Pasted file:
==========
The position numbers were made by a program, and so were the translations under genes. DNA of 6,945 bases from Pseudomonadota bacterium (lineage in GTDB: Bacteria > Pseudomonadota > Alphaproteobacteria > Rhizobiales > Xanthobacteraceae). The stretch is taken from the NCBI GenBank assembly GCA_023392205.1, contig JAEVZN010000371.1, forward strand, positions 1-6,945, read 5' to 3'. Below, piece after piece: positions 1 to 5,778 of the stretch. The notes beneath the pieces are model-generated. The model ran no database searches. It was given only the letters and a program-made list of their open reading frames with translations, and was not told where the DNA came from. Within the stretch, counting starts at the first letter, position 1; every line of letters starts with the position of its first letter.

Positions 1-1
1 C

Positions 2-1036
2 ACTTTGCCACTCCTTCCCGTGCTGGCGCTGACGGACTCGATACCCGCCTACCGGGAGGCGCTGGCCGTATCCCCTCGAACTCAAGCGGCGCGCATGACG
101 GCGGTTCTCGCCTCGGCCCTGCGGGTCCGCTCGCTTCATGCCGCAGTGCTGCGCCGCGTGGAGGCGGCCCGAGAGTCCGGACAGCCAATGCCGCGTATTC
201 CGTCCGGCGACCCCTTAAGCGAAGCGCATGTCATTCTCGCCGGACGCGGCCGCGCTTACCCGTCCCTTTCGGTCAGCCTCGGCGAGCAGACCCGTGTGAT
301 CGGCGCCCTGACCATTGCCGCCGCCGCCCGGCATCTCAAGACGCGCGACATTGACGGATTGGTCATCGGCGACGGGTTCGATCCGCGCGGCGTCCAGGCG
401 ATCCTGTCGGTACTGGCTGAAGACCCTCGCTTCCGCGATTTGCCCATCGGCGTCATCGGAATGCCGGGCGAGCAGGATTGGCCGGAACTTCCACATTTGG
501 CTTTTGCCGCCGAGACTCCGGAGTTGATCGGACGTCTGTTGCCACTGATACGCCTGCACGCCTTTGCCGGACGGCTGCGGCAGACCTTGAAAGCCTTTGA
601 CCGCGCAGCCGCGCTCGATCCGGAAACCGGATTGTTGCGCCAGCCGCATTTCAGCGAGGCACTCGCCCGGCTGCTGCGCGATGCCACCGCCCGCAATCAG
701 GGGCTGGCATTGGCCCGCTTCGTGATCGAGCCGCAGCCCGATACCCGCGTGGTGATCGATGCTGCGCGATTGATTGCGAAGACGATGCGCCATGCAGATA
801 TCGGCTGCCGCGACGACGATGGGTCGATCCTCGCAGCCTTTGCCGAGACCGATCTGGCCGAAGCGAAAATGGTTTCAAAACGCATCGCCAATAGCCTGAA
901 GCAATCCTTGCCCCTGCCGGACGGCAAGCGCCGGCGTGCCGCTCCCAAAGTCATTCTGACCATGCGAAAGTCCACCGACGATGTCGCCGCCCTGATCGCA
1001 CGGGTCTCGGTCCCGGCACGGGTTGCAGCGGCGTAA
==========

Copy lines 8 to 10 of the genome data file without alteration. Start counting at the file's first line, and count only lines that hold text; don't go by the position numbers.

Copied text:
301 CGGCGCCCTGACCATTGCCGCCGCCGCCCGGCATCTCAAGACGCGCGACATTGACGGATTGGTCATCGGCGACGGGTTCGATCCGCGCGGCGTCCAGGCG
401 ATCCTGTCGGTACTGGCTGAAGACCCTCGCTTCCGCGATTTGCCCATCGGCGTCATCGGAATGCCGGGCGAGCAGGATTGGCCGGAACTTCCACATTTGG
501 CTTTTGCCGCCGAGACTCCGGAGTTGATCGGACGTCTGTTGCCACTGATACGCCTGCACGCCTTTGCCGGACGGCTGCGGCAGACCTTGAAAGCCTTTGA